Mark Mattes – A Contemporary View of Faith and Reason in Luther

    John A. Maxfield – Christ at the Center in Luther’s Interpretation of Old Testament Prophecy and Narratives

    Daniel F. McMiller – Having Jesus on the Mission Field: Reflections on Lutheran Missiology with Christ at the Center

    Herbert C. Mueller, Jr. – Christ Alone

    Scott Murray – Justification and the Pastor’s Daily Work

    Martin R. Noland – Why Am I a Lutheran?

    Darius Petkunas – Center and Periphery in the Lutheran Liturgy: Confessional Identity and Ecumenical Perspective

    José A. Pfaffenzeller – Christ at the Center: Confessional and Pastoral Christocentricity

    John T. Pless – The Ordination of Women in Global Perspective

    Peter Preus – Sheep and Trampled Pearls: Gospel Relief for the Suicidal and the Suicided

    Timothy C. J. Quill – Theological Education in International Mission

    Leopoldo A. Sánchez M. – The Holy Spirit in Christ: Pneumatological Christology as a Ground for a Christ-Centered 


    Yours in Christ, Martin R. Noland

  4. “Suicided”?

    That word has a modern definition associated with a murder of a person made to look like it was a suicide; a murder where force is used to make a person commit suicide; a conclusion by a politically-controlled investigation that a suspicious death was just a suicide (e.g., Vince Foster).

  5. @Carl Vehse #8

    that jumped out at me as well.

    While i believe shepherds deserve their compensation, there’s quite a bit of literature that would be helpful to be in public hands. the one on suicide seems to fit what i am talking about.

  6. @Pastor Tim Rossow #7

    Dear Pastor Rossow,

    That is probably always a good question about any member of the clergy. To paraphrase the caterpillar in Alice in Wonderland: “Whose are you?”

    As long as I have known him, President Harrison has been his own man–and our Lord’s. So far, he has been careful to follow synodical and bylaw mandates, which means he is also the synod’s man, not captive to any one group.

    A little history is often instructive . . .

    J.A.O. Preus found out that, after he was elected, several people who helped elect him wanted “payback” for his election. They didn’t get what they wanted from him.

    A bit later, some wanted J.A.O. Preus to deal directly with the eight district presidents who were ordaining Seminex graduates. He decided to wait until he had a resolution in hand from synod, and then waited for those DPs to violate a direct synod mandate–four did, and they were deposed. The synod “rewarded” J.A.O. Preus by continually electing him, until he voluntarily announced his retirement.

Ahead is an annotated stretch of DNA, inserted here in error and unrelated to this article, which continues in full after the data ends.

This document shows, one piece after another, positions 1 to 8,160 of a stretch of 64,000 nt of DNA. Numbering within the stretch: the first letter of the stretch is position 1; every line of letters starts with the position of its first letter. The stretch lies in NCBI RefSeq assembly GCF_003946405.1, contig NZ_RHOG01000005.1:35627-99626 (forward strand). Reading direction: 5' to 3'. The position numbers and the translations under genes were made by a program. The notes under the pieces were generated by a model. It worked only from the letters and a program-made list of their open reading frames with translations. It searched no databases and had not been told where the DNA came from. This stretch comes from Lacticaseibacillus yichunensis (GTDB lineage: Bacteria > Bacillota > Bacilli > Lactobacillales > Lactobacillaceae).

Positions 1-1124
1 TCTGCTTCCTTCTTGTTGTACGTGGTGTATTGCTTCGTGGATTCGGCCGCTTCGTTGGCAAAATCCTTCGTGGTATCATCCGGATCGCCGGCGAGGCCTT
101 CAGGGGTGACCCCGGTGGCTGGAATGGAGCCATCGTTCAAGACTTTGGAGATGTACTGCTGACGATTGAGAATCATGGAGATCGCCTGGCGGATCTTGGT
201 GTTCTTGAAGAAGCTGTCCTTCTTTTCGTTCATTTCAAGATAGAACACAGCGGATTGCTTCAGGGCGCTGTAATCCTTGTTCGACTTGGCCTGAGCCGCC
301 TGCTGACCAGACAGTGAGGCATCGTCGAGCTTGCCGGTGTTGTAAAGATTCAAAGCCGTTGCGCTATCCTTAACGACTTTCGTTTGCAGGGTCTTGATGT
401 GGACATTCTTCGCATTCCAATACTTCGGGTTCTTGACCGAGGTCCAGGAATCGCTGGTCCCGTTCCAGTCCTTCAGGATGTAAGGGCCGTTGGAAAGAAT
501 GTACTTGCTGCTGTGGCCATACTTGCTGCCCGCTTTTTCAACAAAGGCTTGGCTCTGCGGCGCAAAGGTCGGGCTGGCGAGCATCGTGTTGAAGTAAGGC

Two other presidents were less cautious in their official actions. Ralph Bohlmann got messed up in the Fort Wayne affair after 1989, without bylaw or synodical mandate. Gerald Kieschnick got messed up in the Yankee Stadium affair, without bylaw or synodical mandate. They were both eventually un-elected against their will.

    The other side of this is the “passive aggressive” approach of Oliver Harms. A significant number of district presidents, pastors, and laymen signed on to the “Faith Forward, First Concerns” statement of 1965 asking him to investigate the reports about false doctrine at the Saint Louis seminary. He did nothing significant, and that resulted in his being un-elected against his will.

    Presidents have to listen to the church-at-large, but they also have to follow bylaws and resolutions, which are the official voice of the church-at-large. The messages sent to the President from the church-at-large do not always concur, sometimes they are at cross-purposes. We also expect our presidents to act in ethical ways “above reproach” (1 Timothy 3:2).

    As any pastor knows, you cannot please everyone; and that is not your job, in any event: “We are not trying to please men but God, who tests our hearts.” (1 Thessalonians 2:4).

    Thanks for the insightful and probing question, Pastor Rossow!

    Yours in Christ, Martin R. Noland